24. But let judgment run down as waters, and righteousness as a mighty stream.
24. Et decurret quasi aquae judicium, et justitia quasi torrens violentus.
Interpreters variously expound this verse. To some it seems an exhortation, as though the Prophet said, |Ye thrust on me victims of beasts and various ceremonies; but I regard not these things; for the interior purity of heart alone pleases me: take away then all these things, which are of no moment with me, and bring what I especially require and demands even a pure and sincere heart.|
Some also think that newness of life is here described by its fruits or its evidences: for the Prophet mentions not purity, speaks not of faith and repentance, but by the fruits sets forth that renovation, which God always chiefly regards, and for the sake of which he had required sacrifices under the law. The meaning then is, that hypocrites are here recalled to true worship, because they vainly and absurdly tormented themselves with their own fictions: and by requiring from them righteousness and judgment, he required a holy and pure life, or, in a word, uprightness.
Others think that the Prophet turns aside here to celebrate the grace of Christ, which was to be made known in the gospel: and the verb ygl, igel, is rendered by many |shall be revealed;| but others more correctly derive it from the root gl, igel, to roll. Let justice then as it were, roll. But I will return to the second exposition. Most think that there is here a prediction of that righteousness which God was to make known by the coming of Christ; and some retain also the proper meaning of the verb gl, gal, to roll. They then say that the gospel is here compared to an impetuous river and a violent stream, because the Lord would rush on and penetrate through all hindrances, how many soever Satan might attempt to throw in his way. But this meaning seems not to harmonize with the Prophet's words and is in my judgment, too refined.
Some again regard the verse as a threatening, and think that God here reproves the Israelites, as though he had said, that since they were trifling with and mocking him, he would at length show what was true righteousness and what was true judgment: for hypocrites think that they come not short of a perfect state, when they are veiled by their ceremonies, inasmuch as they flee to these lurking holes, when they would cover all their flagitous deeds. Hence they think not that they are guilty, for they hide their sins under their ceremonies as under Ajax's shield. Seeing then that they thus trifle with God, some interpreters think that God here sharply reproves them and says, that they were greatly deceived, for he would himself at length make known what was true righteousness. Righteousness then shall run down or be rolled; and by this verb he expresses impetuosity; but he sets it forth afterwards more clearly by 'ytn, aitan, |Judgment shall be a violent stream.| But hypocrites amuse themselves as children do with their puppets. Inasmuch then as they do nothing seriously, and yet desire to pacify God as with baubles, the Prophet here shakes off such delusions, as though he said, |Do you think that God is like a child? Why do you set up these trifles? Do you think that righteousness is a fictitious thing, or that judgment is a vain figment? The Lord will certainly show to you how precious righteousness is. It shall therefore run down as violent waters, as an impetuous stream. |Judgment,| he says |shall rush upon you and overwhelm you.| This is the third meaning.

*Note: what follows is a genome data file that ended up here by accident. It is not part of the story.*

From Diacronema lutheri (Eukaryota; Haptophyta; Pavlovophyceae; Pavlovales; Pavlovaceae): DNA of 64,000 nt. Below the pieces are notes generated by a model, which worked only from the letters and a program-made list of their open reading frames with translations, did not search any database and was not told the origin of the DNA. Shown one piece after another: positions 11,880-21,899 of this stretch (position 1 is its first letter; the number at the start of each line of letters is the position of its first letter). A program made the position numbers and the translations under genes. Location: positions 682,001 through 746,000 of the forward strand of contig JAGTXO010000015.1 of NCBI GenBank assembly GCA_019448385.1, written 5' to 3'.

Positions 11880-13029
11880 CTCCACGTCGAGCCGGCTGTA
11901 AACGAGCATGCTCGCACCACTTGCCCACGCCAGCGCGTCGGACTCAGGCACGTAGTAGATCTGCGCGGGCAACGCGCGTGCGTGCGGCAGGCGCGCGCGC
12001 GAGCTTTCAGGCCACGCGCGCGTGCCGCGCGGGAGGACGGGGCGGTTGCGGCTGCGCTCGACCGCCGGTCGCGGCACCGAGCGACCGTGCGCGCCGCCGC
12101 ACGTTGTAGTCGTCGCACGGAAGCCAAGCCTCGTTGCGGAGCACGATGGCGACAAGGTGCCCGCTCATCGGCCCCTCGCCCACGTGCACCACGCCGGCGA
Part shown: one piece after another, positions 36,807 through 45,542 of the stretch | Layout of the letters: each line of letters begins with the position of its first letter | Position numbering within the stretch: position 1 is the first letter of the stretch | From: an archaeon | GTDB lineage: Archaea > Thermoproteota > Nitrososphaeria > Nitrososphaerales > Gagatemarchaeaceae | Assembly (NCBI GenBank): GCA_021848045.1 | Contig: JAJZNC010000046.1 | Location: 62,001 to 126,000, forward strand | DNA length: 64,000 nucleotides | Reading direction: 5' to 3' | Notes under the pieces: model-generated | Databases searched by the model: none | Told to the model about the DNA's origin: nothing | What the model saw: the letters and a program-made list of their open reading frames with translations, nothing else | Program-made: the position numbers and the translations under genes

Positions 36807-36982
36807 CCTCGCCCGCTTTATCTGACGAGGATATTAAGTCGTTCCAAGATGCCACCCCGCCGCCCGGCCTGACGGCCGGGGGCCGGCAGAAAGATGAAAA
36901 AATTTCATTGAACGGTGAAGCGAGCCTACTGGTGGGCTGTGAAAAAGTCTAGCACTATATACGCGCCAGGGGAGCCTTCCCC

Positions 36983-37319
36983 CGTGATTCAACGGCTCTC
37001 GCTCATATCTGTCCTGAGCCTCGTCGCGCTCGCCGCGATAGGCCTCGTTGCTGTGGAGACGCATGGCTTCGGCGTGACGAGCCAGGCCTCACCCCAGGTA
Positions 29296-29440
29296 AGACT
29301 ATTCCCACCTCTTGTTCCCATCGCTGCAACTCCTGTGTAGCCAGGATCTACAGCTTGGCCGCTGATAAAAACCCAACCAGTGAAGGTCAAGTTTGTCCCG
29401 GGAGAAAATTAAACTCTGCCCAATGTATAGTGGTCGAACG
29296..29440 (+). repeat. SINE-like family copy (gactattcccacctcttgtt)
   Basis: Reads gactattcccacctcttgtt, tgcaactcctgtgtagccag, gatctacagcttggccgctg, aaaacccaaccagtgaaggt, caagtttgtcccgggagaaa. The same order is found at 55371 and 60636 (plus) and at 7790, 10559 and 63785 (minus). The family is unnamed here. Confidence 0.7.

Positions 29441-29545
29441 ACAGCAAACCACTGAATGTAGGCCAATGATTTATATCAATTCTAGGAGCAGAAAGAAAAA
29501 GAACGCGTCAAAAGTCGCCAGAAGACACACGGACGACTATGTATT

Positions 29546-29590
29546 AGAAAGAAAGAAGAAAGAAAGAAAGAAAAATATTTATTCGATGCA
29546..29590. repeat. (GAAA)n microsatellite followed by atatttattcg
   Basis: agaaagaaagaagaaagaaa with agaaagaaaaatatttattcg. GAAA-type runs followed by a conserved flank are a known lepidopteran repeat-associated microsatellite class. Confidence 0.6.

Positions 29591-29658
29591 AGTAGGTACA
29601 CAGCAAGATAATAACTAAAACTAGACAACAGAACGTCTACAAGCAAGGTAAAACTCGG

But the verse may be again explained in a different way, as though God obviated an objection; for hypocrites, we know, always raise a clamor, and make no end of contending; |What! Have we then lost all our labor, while endeavoring to worship God? Is all this to go for nothing? And further, we have not only offered sacrifices, but sought also to testify that the glory of God is to us an object of concern. Since then we have had a care for religion, why should God now reject us?| The Prophet here shortly answers, -- that if only they brought forth true righteousness, their course would be free; as though he said, |God will not put a check to your righteousness and rectitude:| and this must be referred to the fruit or remuneration; as though the Prophet said, |Only worship God in sincerity, and he will not disappoint you; for a reward will be laid up for you; your righteousness shall run down as a river.| As it is said in another place, Your righteousness shall shine as the dawn,' so it is also in this, Your righteousness shall run down as violent waters.' There was therefore no reason for hypocrites to expostulate and say that wrong was done them by God, or that their performances were lightly esteemed, since God openly testified, that he would provide for righteousness, that it might have a free course, like an impetuous river: and this seems to be the genuine meaning of the Prophet. While I do not wholly reject the other expositions, I do not yet follow them; but show what I mostly approve.
Then the Prophet, after having bidden them to throw aside all their fictitious and spurious forms of worship, does not now simply exhort the Israelites, as some think, to exhibit righteousness and rectitude, but expresses this in the form of a promise, |Run down shall your righteousness as impetuous waters, provided it be true, and not an empty name. Whenever God shall see in you sincere rectitude, there will certainly be prepared an ample reward for you.| It follows --